I think a lot of the teachings in the book were taught humbly and sincerely, but i think a lot of them are sincerely wrong. For example Chan talks about how Jesus talks about people going to hell for not assisting the poor, or doing other Christian works. But the gospel teaches that we are not saved by works, but faith. Yes, Jesus did make statements that said otherwise, but Jesus was born under law which is important to understand. The New Covenant was not ratified until He died. The Law was given to prove our sinfulness and Jesus amplified the Law to leave us all without excuse so we would recognize our need of a Savior. For this reason many of Jesus' teachings contradicted the epistles. Without understanding this, even Christians might walk away from Chan's book feeling afraid of going to hell. But we know we should not be afraid because we as Christians have the Holy Spirit who is a seal guaranteeing our salvation.

I think in portions of the book Chan was trying his best to be sincere and honest about what he believes the truth is, but this doesn't make his conclusions right. I only say this as a warning especially for newer believers not to just take his findings as definitely accurate. I think this is a great book to read on the journey of understanding what hell might be, but I wouldn't make it my final resting place on the subject. Keep searching and read strong presentations of all the perspectives and their theology.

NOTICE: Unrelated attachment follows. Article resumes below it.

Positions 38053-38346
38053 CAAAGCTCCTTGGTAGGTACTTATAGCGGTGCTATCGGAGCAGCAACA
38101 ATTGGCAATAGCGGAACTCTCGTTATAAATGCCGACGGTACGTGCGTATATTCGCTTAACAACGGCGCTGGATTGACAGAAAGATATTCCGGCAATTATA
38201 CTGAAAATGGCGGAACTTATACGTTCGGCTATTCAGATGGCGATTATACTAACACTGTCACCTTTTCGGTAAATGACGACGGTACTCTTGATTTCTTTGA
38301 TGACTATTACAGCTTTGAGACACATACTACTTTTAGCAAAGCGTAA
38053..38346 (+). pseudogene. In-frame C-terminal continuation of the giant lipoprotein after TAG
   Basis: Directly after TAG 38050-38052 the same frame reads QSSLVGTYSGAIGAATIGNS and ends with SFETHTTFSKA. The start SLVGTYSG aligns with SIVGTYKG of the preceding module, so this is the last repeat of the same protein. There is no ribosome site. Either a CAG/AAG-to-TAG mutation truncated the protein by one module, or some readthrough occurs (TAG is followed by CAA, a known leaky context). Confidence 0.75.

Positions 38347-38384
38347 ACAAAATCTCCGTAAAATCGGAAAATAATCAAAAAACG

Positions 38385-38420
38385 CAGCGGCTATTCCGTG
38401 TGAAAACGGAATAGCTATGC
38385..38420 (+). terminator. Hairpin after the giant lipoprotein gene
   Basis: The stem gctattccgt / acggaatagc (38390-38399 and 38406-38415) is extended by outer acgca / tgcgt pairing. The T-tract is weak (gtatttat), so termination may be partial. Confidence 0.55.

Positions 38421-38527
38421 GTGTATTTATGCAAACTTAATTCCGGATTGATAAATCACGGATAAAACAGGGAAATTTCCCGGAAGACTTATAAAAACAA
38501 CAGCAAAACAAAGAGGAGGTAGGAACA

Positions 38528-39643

There is a lot more that goes into the study than just a few New Testament verses. The subject is very rich in the Bible from beginning to end. If you want to really come to an informed belief, study all the perspectives. Also to be considered are studies on the mortality of the soul, and also the Resurrection.

If interested in searching more on the subject:

A couple books I will recommend are "The Fire that Consumes" and "Hell a Final Word" both by Edward Fudge. "The Fire that Consumes" is a great book if you want to read a very in depth study on the topic of the final state of the wicked. The author concludes that he believes the view of annihilationism. I fall somewhere between this view and conditional immortality which are both very similar.